Changes also occurred in multimodal coverage. As noted before, these changes impact the mobility of persons living in a rural area because rural areas covered by more than one mode offer a greater number of intercity transportation choices and travel destinations. Multimodal coverage declined most significantly in Alabama, Florida, and Minnesota where multiple rural communities, collectively accounting for more than 140,000 rural residents, lost two intercity modes of transportation. Figure 1 shows the changes in the number of modes serving rural areas. Table 7, at the end of this report, shows the change, by State, in residents served by three or more modes.
Airline service, as of September 2010, covers 72 percent of those who live in rural America. In 24 States, the percent of rural residents covered by air service exceeds 72 percent. Alaska is one of the States with air coverage in excess of the national average, with 88.3 percent of rural residents living within the air transportation coverage area, and is the State with the largest number of airports providing rural service (many of which are serviced through the Essential Air Service Program9). In four States (Connecticut, Massachusetts, New Jersey, and Rhode Island), 100 percent of rural residents live within the air transportation coverage area.
Among States with less than 72 percent coverage, four States (North Dakota, Alabama, South Dakota, and Iowa) provide air coverage to less than 50 percent of rural residents. In these four States, most rural residents have access to other intercity transportations modes with 5 percent or less living in an area covered only by air transportation. Figure 4 shows rural areas with air coverage in 2010.
Air service provides the sole mode of intercity transportation coverage to 5.5 million rural residents, or 7 percent of the rural population. In 21 States, air service provides the only intercity transportation coverage to more than 7 percent of the rural population. Other than Hawaii, where air and ferry services are the only modes of intercity transportation, Nevada, at 22 percent, is the State with the highest percent of rural residents that have access to only air service and to no other modes. However, the rural area with only air coverage in Nevada is geographically smaller than Alaska. Alaska has the largest air-only coverage area but a smaller percent of rural residents with access to air only service because of low population density in these rural areas of the State. The largest number of rural residents with access to only air transportation is in North Carolina, although the State has a smaller percent of rural residents with access to only air transportation (see table 8).
The number of rural residents living in an area with access to only air transportation increased in most States between 2005 and 2010, with the most significant increase occurring in Nevada. The entire increase in air-only access was due to reductions in rural intercity bus service.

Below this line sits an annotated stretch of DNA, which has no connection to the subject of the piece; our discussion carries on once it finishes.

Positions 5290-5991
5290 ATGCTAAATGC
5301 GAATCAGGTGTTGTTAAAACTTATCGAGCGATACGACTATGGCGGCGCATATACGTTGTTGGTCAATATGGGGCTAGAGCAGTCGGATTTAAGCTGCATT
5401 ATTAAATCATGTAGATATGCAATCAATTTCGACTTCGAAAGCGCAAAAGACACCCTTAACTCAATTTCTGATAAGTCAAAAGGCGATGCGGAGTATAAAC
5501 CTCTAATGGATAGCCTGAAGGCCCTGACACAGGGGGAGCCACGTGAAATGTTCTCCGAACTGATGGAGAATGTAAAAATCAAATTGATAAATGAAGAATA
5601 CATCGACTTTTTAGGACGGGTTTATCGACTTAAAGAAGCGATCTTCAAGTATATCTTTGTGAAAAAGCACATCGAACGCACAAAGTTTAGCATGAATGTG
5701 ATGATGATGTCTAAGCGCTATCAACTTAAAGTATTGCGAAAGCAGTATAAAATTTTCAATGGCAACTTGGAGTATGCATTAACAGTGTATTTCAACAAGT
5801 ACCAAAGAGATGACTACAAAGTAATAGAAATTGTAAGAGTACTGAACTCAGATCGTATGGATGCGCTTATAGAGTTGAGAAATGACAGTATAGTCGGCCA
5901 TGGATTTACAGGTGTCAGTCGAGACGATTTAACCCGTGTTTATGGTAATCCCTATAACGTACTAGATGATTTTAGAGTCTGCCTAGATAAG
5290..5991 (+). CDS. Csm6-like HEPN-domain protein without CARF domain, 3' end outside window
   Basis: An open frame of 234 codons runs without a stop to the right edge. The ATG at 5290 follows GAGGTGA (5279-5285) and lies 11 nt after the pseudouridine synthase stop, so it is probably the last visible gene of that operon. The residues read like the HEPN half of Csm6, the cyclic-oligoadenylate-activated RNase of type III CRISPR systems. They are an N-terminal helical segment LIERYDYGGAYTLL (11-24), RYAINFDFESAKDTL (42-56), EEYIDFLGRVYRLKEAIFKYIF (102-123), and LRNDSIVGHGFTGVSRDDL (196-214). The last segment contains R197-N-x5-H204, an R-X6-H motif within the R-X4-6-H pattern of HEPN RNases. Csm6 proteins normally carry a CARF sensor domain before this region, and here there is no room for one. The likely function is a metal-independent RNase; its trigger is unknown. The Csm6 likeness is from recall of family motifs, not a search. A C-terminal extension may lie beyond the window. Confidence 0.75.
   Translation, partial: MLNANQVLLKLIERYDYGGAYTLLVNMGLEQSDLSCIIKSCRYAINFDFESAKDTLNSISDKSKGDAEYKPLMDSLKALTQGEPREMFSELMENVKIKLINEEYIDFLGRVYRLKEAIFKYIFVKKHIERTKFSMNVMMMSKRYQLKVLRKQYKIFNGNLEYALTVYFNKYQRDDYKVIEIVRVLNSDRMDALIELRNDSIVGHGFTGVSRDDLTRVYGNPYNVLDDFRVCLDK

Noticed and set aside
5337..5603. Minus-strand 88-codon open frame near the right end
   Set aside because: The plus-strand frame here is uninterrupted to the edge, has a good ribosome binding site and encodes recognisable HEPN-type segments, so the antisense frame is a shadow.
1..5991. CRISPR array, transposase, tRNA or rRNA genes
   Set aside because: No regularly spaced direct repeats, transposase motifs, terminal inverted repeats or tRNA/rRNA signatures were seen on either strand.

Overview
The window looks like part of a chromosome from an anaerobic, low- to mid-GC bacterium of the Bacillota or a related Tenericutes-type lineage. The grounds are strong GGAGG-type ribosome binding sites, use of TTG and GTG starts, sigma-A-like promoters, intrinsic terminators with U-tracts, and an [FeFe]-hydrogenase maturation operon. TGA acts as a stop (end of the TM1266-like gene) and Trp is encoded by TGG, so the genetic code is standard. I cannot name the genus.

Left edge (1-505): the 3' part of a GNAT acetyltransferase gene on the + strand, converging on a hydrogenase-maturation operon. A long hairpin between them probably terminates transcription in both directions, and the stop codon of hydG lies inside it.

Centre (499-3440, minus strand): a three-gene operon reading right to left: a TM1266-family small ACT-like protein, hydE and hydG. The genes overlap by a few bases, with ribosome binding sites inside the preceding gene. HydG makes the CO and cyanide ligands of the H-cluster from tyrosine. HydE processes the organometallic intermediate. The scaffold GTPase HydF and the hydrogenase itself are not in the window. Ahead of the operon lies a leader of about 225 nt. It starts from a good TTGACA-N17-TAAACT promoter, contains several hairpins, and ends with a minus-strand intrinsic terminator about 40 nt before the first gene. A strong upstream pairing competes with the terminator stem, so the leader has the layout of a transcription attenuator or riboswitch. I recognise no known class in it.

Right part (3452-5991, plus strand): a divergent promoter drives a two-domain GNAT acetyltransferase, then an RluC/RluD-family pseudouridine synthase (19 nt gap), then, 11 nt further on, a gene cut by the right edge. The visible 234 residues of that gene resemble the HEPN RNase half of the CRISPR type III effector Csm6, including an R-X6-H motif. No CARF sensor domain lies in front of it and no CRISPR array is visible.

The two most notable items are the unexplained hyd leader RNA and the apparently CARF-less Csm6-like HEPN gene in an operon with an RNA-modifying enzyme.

Intercity bus service provides the greatest coverage across rural America. In 2010, 2,423 out of the 2,430 bus stations included in the analysis provided intercity transportation coverage to 63.1 million rural residents (78 percent of the total rural population). In most States, intercity bus serves a greater share of the rural population than other modes. The only exceptions are in several Northeast States, where air or rail service covers a higher percentage of the population; in Alaska, where air service penetrates more rural areas; and in Hawaii, where there is no intercity bus service.
Intercity bus provides service to 100 percent of the rural population in 2 States (Connecticut and Rhode Island), over 90 percent in 9 additional States, and over 78 percent in another 16 States. In only three States (Hawaii, North Dakota, and West Virginia), intercity bus covers less than 50 percent of the rural population. Figure 5 shows bus coverage across the United States in 2010.
Intercity bus coverage changed significantly between 2005 and 2010 due to the discontinuation of some intercity bus routes, particularly in Southern, Central, and a few Atlantic States.10 The largest absolute loss in coverage occurred in North Carolina followed by Georgia, Alabama, and Mississippi. In each State, 500,000 or more rural residents lost intercity bus access. In each of these States, the percent of the rural population served by intercity bus declined by at least 20 percentage points, with the largest decline occurring in Alabama. In five additional States (Kentucky, New Mexico, Vermont, Virginia, and West Virginia), the proportion of the rural population served by intercity bus declined by 20 percentage points or more (see table 9 at the end of this report).